Well said, technocracy girl -- there's a way this all ties into an argument about caring for the elderly and the debate over assisted suicide, but that's not a leap I'm ready to make.


Hugo -

there's an additional social factor driving immigrant parents' insistence on daughterly chastity. Immigrants often live in low-income neighborhoods when they arrive, and often stay there to save enough money to provide more than just food and shelter for their children. The fact of and the consequences of sexual promiscuity among low-income native-born Americans are pretty visible even to the non-acculturated, and it's very easy to draw the conclusion that following that path in life is a sure road to eternal poverty and dependence. Sexual activity (and promiscuity) among middle- and upper-class American young women (and men) is not nearly so visible, so immigrant parents don't see that it's possible to lead an unchaste life before marriage and still be a financial and familial success.

Meanwhile, as the kids acculturate, they see more than the parents do, adding to the pressure, as they know their parents aren't seeing everything they do.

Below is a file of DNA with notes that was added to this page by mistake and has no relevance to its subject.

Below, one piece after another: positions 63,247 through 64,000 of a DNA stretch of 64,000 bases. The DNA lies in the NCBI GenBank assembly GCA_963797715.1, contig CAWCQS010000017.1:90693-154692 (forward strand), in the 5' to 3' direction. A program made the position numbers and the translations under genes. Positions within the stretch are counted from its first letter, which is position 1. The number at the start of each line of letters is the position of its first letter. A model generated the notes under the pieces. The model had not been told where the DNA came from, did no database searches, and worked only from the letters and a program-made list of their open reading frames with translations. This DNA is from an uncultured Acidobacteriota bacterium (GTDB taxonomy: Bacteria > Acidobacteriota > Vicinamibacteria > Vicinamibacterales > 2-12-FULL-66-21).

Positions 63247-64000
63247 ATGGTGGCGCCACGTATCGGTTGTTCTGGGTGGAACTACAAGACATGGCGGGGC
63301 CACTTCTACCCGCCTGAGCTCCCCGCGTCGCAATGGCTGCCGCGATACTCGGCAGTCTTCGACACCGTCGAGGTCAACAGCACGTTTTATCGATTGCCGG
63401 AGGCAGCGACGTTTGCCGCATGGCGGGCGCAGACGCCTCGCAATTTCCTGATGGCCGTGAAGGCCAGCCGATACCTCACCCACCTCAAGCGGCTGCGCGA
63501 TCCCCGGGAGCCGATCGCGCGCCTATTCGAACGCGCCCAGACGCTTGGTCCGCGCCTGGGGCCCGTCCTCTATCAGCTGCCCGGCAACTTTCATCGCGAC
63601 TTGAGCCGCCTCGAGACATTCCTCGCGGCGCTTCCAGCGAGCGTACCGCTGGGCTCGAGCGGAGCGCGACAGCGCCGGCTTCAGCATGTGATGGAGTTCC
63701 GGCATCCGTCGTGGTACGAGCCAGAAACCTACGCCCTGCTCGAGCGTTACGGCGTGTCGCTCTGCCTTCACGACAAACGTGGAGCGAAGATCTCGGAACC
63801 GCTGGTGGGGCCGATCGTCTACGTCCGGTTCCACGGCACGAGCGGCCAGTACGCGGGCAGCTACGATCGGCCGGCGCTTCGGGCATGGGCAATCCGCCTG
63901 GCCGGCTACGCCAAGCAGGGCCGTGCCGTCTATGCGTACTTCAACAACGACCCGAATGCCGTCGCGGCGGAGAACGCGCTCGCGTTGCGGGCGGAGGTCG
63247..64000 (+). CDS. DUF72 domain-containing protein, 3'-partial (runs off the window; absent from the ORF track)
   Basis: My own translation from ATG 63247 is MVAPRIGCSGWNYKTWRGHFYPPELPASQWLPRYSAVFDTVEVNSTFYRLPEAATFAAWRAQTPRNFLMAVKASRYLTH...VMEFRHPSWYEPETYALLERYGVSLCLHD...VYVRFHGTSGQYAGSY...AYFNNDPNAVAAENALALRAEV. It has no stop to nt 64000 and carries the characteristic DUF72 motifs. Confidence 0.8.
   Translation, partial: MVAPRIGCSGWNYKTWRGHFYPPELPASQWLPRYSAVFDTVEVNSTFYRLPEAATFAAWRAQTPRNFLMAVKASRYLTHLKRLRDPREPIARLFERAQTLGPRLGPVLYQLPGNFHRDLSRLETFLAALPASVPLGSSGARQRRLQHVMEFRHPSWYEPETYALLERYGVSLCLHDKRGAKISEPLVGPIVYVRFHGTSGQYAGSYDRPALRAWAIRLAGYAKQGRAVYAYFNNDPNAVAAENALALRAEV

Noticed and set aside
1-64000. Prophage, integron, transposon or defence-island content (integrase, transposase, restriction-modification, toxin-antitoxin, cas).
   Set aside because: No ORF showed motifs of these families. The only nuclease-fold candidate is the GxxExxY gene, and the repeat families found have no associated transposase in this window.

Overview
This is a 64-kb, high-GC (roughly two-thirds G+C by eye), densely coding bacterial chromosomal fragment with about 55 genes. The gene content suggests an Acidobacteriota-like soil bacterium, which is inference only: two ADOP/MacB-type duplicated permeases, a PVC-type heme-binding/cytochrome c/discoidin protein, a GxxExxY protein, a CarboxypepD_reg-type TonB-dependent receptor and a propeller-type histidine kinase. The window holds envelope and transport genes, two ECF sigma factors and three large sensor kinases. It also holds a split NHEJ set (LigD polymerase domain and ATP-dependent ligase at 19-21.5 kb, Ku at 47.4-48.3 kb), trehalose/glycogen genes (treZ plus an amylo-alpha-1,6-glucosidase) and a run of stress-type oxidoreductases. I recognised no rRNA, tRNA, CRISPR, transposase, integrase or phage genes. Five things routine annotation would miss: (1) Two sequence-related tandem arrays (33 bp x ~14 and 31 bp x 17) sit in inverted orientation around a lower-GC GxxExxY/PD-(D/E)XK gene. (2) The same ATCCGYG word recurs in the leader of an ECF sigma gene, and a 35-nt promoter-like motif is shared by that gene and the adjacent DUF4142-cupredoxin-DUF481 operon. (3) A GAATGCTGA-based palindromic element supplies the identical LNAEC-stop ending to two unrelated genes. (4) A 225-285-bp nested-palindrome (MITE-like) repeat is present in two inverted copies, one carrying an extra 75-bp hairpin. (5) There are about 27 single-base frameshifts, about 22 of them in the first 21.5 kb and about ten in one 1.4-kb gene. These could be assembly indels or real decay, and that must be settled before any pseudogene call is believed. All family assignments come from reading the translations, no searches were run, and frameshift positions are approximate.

Anthony, that's fair -- the parallel you draw between the immigrant experience and the native-born poor and their fears about pre-marital sex is apt.


"Boys use love to get sex, and girls use sex to get love").

We were told this in Catholic school.

Most men would love it if women came out and said they liked sex for itself. But this is something that women have to do, men can not do it for them.


I really enjoyed this post. Your point about placing your own needs first not being at odds with the Bible resonated with me as I have only recently learned that my own Islamic faith is somewhat more flexible in regard to personal fulfillment than I imagined. More feminist readings of the religious texts would be an immense help to women from very patriarchal societies as its notions derived from scripture that can often keep us in binds.


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Vickey Silvers

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Vicky Silvers
[email protected]